Connecticut Tax Reform 2018 & the New Pass-Through Entity Tax

Thoughtware Article Published: Oct 11, 2018
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Connecticut Senate Bill 11, signed into law May 31, 2018, as Public Act 18-49, includes a variety of tax provisions in response to the Tax Cuts and Jobs Act.

The most significant part of the legislation is the imposition of a new 6.99 percent pass-through entity (PTE) tax and a corresponding tax credit for 93.01 percent of the tax as an offset against personal income tax or corporate business tax. The tax generally is imposed on all entities taxed as a partnership for federal income tax purposes, including partnerships, limited liability companies and S corporations. According to Office of the Commissioner Guidance 6, recently released by the Connecticut Department of Revenue Services, there are two acceptable methods in determining the PTE tax base: standard base and alternative base methods. Facts and circumstances of the entity’s ownership structure must be analyzed to determine if the alternative base method is advantageous to the organization. Regardless of the tax base method used, guaranteed payments aren’t included in either method. Instead, all nonresident individuals who receive guaranteed payments are required to file a separate additional return to report all Connecticut-sourced portions of their guaranteed payments received. Another key aspect of the tax pertains to resident partners within the partnership and requires the entity to allocate any unsourced income attributable to partners who reside within Connecticut. The new tax is effective January 1, 2018, which may have immediate effects regarding estimated payments during 2018. Connecticut recently issued additional guidance on these estimated payment requirements in Special Notice 2018(4).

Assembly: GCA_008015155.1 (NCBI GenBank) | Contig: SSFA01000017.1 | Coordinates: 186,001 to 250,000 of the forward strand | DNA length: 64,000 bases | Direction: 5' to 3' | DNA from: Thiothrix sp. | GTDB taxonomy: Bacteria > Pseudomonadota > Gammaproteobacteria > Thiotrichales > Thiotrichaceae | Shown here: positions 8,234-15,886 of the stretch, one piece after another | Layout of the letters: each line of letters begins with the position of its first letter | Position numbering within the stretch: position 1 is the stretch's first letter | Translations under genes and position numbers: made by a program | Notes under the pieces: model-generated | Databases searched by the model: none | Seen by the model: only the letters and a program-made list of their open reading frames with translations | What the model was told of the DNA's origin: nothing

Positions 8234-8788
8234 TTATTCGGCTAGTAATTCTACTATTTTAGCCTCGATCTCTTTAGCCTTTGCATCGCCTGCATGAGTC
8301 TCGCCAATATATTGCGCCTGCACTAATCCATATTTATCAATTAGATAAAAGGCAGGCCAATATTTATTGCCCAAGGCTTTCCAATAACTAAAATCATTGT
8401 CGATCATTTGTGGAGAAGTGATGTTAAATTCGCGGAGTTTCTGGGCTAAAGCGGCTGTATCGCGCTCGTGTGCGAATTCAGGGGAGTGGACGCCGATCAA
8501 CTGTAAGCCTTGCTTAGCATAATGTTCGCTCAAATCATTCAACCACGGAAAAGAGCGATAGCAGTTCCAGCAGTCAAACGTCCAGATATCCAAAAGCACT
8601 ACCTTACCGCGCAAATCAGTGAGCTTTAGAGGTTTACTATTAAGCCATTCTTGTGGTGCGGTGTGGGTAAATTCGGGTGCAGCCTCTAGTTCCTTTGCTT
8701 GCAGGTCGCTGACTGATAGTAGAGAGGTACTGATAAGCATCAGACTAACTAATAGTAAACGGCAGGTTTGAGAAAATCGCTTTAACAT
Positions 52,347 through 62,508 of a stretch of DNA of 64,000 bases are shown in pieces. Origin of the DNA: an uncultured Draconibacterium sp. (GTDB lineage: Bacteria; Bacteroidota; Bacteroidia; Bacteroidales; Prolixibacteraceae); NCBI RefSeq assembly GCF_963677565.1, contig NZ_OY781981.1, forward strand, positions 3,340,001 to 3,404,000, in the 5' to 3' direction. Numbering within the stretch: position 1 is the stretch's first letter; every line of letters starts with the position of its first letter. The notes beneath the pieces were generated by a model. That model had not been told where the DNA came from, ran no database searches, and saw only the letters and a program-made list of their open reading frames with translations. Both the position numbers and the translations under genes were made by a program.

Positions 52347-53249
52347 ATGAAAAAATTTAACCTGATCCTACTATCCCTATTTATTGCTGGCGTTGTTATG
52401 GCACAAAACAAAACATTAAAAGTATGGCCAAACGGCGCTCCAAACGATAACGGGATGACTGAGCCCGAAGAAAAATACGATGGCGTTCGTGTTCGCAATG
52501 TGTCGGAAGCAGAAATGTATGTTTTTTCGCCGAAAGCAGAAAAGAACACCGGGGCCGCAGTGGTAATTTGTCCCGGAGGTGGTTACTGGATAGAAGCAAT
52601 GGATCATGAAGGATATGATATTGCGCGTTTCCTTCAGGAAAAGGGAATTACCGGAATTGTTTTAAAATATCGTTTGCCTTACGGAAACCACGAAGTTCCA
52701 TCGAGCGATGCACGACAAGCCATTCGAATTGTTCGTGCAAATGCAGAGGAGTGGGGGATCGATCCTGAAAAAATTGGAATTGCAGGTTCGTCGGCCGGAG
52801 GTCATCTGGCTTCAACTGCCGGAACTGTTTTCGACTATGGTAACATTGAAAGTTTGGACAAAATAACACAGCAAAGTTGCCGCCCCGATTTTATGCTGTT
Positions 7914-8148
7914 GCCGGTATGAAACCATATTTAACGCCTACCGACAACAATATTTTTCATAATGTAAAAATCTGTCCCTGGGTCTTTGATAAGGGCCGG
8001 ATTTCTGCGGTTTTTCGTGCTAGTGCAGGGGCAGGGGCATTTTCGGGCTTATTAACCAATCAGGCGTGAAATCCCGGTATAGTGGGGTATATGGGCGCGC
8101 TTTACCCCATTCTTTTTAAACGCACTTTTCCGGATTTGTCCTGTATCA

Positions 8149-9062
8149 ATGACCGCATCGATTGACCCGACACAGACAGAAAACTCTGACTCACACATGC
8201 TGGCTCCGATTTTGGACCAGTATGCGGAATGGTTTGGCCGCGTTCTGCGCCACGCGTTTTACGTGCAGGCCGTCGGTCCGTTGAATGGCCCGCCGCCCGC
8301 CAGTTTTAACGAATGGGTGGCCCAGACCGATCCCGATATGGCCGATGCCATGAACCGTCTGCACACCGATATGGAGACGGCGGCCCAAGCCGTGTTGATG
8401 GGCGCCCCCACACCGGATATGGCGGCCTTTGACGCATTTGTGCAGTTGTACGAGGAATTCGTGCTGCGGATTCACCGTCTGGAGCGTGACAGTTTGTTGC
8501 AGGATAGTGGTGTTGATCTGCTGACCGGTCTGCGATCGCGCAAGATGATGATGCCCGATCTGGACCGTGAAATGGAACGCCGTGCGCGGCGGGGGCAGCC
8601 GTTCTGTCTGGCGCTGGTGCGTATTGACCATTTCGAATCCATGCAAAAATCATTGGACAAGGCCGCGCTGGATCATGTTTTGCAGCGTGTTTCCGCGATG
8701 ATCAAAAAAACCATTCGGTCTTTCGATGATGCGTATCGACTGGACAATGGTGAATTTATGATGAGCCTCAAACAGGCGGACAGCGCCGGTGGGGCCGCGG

The bill also authorizes municipalities to provide a property tax credit to taxpayers who make voluntary donations to a “community supporting organization” approved by the municipality in the lesser of the amount of the property tax due or 85 percent of the donation. 

For personal income tax purposes, the bill includes a requirement to make an additional modification for bonus depreciation on assets placed in service after September 27, 2017, and then permits that adjustment to be subtracted ratably over the next four years. For tax years beginning after January 1, 2019, the bill requires nonresidents to source income to the state from days worked outside the state for such person's convenience if their state of domicile uses a similar sourcing method.

For tax years beginning January 1, 2018, a similar taxable income modification to the above depreciation modification is established for both personal income tax and corporate business tax where 80 percent of assets expensed under Internal Revenue Code Section 179 will be disallowed and then subtracted ratably over the next four years.

Other changes to corporation business tax include: 1) a new deduction for contributions made by the state or municipalities on and after December 23, 2017; 2) clarification that the disallowance for expenses related to dividends received is equal to 5 percent of all dividends received by a company during an income year; and 3) stipulation that business interest be treated the same as it is under federal law for deductibility purposes, with certain exceptions. 

For the estate and gift tax, the bill establishes the state exemption level at $5.49 million permanently beginning in 2020.

To learn more about how this new law could affect your organization or for assistance with the new provisions, contact Michael or your trusted BKD advisor.

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